Facebook has a playbook for handling some of the most prominent critics of its privacy practices: It hires them.
"I think that [Facebook is] working with a significant trust deficit as a company," said Alex Howard, a government transparency advocate who previously served as deputy director of the nonprofit Sunlight Foundation. "One way to address that is to acquire people who come with trust in their reputations, in their integrity, in their careers."
Facebook's new hires may be jumping at a chance to try to shake up a technology company that has suffered repeated privacy scandals from the inside. And the hiring blitz suggests the company recognises it needs more manpower dedicated to privacy as it grapples with tougher data laws in the European Union and soon California.
"They see a company that is gravely in need of change, and I think they are attracted to the idea of being on the ground floor and affecting that change," said Jen King, director of consumer privacy at the Stanford University Center for Internet and Society.
But some experts are sceptical that a handful of new hires will be able to have a major impact within a top-down company that is repeatedly under scrutiny for its mishandling of consumers' data. After all, they will be joining as Facebook and the Federal Trade Commission are negotiating a settlement following the agency's probe into the company's privacy lapses surrounding Cambridge Analytica, which could require Facebook to pay a multi-billion dollar fine and change some of its business practices.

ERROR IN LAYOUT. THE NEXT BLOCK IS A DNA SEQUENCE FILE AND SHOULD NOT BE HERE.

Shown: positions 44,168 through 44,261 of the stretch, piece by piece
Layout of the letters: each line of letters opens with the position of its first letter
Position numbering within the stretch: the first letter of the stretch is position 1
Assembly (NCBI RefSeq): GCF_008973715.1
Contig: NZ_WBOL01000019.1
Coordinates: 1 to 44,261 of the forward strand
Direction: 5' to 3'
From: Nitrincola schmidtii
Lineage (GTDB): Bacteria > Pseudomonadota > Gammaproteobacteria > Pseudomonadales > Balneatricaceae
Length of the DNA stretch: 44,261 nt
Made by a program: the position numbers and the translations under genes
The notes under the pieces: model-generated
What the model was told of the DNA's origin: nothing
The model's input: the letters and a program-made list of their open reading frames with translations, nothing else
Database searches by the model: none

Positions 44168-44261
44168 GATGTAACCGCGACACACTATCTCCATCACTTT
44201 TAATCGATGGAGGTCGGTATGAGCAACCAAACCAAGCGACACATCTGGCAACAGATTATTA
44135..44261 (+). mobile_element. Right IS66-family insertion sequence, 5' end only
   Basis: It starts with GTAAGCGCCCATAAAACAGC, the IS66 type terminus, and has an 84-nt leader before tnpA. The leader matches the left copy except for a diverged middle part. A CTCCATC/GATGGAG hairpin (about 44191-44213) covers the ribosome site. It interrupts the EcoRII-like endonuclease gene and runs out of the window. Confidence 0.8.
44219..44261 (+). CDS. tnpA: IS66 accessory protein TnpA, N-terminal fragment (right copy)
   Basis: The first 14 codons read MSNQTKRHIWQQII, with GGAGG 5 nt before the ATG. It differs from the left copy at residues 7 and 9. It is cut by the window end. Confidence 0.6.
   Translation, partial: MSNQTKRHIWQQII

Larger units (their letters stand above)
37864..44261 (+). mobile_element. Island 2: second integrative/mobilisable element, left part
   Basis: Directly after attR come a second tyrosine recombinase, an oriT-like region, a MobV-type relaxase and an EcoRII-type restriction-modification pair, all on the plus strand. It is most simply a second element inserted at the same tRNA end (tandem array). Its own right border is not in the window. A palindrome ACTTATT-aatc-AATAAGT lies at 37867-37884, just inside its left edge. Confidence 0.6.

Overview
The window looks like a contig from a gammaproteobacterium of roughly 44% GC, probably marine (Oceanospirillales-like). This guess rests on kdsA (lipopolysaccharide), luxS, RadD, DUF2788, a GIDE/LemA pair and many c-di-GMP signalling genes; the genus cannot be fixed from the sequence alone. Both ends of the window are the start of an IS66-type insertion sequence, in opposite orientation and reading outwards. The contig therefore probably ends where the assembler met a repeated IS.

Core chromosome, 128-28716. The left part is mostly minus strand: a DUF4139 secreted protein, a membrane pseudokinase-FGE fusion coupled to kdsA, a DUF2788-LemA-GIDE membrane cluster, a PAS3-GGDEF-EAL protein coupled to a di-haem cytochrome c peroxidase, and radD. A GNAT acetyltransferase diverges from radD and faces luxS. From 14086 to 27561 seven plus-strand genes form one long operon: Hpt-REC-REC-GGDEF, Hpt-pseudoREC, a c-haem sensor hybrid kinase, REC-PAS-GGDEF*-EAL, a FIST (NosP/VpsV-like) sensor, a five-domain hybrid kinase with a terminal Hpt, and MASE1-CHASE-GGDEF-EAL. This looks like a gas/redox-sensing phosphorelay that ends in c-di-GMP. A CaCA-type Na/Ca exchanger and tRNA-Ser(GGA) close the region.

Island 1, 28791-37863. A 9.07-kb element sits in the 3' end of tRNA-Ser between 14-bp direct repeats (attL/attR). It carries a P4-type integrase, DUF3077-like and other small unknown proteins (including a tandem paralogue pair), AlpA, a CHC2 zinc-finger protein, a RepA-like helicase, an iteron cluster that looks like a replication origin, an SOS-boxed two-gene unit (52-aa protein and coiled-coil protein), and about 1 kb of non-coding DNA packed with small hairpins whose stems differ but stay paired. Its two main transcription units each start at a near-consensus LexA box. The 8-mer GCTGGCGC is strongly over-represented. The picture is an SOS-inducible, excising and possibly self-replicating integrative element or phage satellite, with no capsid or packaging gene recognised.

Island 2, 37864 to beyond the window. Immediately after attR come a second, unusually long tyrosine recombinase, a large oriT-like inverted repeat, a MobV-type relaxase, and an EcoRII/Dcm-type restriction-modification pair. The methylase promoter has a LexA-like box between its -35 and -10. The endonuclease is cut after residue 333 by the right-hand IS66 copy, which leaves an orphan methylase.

Former Federal Trade Commission chief technologist Ashkan Soltani told me in an interview that the hires could signal that Facebook is getting serious about its commitment to reorient its business toward privacy and encryption. But, he said, "I'd be curious to see how much they can get done given what we know about that top-down structure of the company."
Soltani said he's also questioning the company's decision to announce Bankston's hire just a day after naming Jennifer Newstead its new general counsel. Newstead is known for her work in shaping the Patriot Act, which granted the US government broader surveillance capabilities in the aftermath of 9/11. Bankston, on the other hand, is a prominent advocate for greater transparency about government surveillance. He was the lead counsel in the Electronic Frontier Foundation's lawsuits against the National Security Agency and AT&T, challenging the legality of a wiretapping program first revealed in 2005.
Howard noted that Bankston is not in the C-Suite, so it's unclear how much decision-making power he will have within the large company. He also said "a cynical person might say they're taking away some of the most prominent advocates" from the national privacy debate - pointing out that Bankston and the other recent hires will no longer be able to speak freely from their positions outside the company.
Bankston declined to be interviewed for this story, but in a blog post announcing his hire, Bankston acknowledged he had a history of criticising the company. Despite its scandals in recent years, he still thinks the company has the opportunity to change the world for the better.
"My answer is simply this: I am not going to Facebook despite the fact that I have been a critic," Bankston said. "I am going because I have been."
Rob Sherman, Facebook's deputy chief privacy officer, said the company is "excited" for Bankston to join in a statement. "We think it's important to bring in people with new perspectives, including people who can look at our products, policies and processes with a critical eye," he said.
Bankston follows Facebook's hires of his former OTI colleague Robyn Greene, former EFF staff attorney Nate Cardozo and former Access Now senior legislative manager Nathan White.
Howard said he'll be watching to see whether Facebook will come to the table to work with policymakers on privacy changes or whether they try to fight them.
"My standard caution here is that actions always mean more than hires and statements," Howard said.
© The Washington Post 2019